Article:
According to the Economist magazine, the Delta variant is likely to slow the global economy down more than expected. Global supply chains are being disrupted, which poses a particular problem for manufacturing intensive economies such as Germany, but also affects consumers worldwide. The risk is that these supply chain problems will persist, creating uncertainty for producers and pushing up inflation. Any economic fallout from recent geopolitical events such as the crisis in Afghanistan is highly speculative but will likely be small in the short-term. Mirroring the situation in Australia, it is evident that the key to a normalisation of the world economy is mass vaccination and while developed economies are likely to achieve vaccination rates of around 80% by the end of the year, developing economies are lagging far behind.
Unsurprisingly, given the protracted lockdowns in NSW and VIC, Australian consumer confidence weakened: the Melbourne Institute and Westpac Bank Consumer Sentiment Index fell from 109 in July to 104 in August. Retail sales contracted by 2.5% month-on-month and by 3.1% year-on-year in July. Business indicators plummeted in the past few weeks. NAB’s index of business confidence dropped from 11 in June to -8 in July, with confidence hit most severely in transport & utilities, manufacturing and finance, and property. The services PMI fell from 57.8 in June to 51.7 in July; the manufacturing PMI fell from 60.8 in July to 51.6 in August, the lowest in 11 months. Capacity utilisation also continued to diminish, from 85.1% in May to 83.9% in June and now to 81.2% in July. The Westpac-Melbourne Institute Leading Economic Index contracted for the third month in a row, by 0.12% month-over-month in July. The six-month annualised growth rate in the Leading Index equals 1.3% in July, slightly down from June. These numbers will remain relatively weak as the lockdowns in NSW and Victoria persist.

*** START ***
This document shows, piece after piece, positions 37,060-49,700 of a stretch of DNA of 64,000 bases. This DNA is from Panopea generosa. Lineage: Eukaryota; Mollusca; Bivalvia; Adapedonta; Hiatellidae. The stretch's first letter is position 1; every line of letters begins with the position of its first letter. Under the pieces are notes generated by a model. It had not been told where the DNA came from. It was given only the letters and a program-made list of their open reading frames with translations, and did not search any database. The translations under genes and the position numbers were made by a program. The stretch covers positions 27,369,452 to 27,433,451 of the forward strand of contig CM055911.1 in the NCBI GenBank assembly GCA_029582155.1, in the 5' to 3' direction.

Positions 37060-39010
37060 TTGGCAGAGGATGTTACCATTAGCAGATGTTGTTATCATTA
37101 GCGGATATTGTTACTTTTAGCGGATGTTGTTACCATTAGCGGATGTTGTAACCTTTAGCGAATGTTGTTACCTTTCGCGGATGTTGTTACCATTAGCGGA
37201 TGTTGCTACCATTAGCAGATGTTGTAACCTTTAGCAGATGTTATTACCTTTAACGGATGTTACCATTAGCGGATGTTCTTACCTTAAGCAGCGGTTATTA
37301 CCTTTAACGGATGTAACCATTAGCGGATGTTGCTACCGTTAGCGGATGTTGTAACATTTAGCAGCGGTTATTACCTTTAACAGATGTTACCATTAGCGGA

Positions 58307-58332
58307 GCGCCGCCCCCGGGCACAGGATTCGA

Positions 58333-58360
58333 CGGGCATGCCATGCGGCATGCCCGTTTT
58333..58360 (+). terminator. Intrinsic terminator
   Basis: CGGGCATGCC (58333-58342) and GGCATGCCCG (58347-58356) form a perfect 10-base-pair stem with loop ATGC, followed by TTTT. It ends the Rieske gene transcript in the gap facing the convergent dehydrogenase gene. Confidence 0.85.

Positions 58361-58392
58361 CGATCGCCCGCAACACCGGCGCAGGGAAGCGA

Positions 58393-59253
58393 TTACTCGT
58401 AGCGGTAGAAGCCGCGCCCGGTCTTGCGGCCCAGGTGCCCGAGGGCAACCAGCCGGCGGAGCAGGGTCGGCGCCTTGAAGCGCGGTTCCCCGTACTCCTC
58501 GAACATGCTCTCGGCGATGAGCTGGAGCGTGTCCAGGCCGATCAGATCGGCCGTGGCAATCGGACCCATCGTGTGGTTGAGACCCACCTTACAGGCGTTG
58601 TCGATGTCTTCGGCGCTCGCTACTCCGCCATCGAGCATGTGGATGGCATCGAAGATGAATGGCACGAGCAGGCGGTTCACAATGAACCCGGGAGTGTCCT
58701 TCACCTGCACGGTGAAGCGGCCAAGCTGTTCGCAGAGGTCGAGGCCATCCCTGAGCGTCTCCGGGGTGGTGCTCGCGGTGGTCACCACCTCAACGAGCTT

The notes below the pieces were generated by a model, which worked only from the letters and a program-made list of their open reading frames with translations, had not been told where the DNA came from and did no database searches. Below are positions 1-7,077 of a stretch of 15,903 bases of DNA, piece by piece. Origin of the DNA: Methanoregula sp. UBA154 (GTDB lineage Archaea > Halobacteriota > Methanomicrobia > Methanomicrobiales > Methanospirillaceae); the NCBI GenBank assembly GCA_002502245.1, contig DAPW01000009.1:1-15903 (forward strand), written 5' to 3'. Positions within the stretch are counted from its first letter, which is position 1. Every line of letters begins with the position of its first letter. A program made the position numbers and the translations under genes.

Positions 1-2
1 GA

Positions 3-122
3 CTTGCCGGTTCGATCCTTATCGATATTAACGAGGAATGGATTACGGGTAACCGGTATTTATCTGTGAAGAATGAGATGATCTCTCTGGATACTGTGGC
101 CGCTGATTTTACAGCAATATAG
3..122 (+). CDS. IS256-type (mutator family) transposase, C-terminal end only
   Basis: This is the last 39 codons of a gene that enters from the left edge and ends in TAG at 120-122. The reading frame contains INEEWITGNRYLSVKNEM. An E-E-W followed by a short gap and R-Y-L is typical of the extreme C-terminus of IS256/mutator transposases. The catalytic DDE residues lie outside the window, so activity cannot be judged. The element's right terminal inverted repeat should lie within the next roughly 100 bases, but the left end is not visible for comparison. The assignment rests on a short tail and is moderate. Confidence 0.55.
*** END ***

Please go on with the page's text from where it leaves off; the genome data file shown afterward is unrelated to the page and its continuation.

The official cash rate target has been at the unprecedented level of 0.1% for ten months. The Shadow Board’s already strong conviction to keep the overnight interest rate at 0.1% strengthened further and reached unprecedented unanimity: it is 100% certain that the overnight interest rate should remain steady (98% in August), attaching 0% probability that either an increase is appropriate (6% in July) or a further rate cut to below 0.1% (unchanged from August).
The probabilities at longer horizons are as follows: 6 months out, the confidence that the cash rate should remain at 0.1% has actually weakened, from 87% in August to 83%, the probability attached to the appropriateness for an interest rate decrease remains exactly 0%, while the probability attached to a required increase rose from 13% to 18%. One year out, the Shadow Board members’ confidence that the cash rate should be held steady equals 67% (68% in August). The confidence in a required cash rate decrease, to below 0.1%, is 0% (unchanged) and in a required cash rate increase 33% (32% in August). Three years out, the Shadow Board attaches an unchanged 8% probability that the overnight rate should equal 0.1%, a 0% probability that a rate lower than 0.1% is appropriate, and a 92% (93% in August) probability that a rate higher than 0.1% is optimal. The range of the probability distributions over the 6 month and 12 month horizons has widened considerably, from 0.1-1% in the previous month to 0.1-2% in this round, whereas the range of the probability distribution for the 3-year recommendation remains unchanged, extending from 0.1% to 2.5%.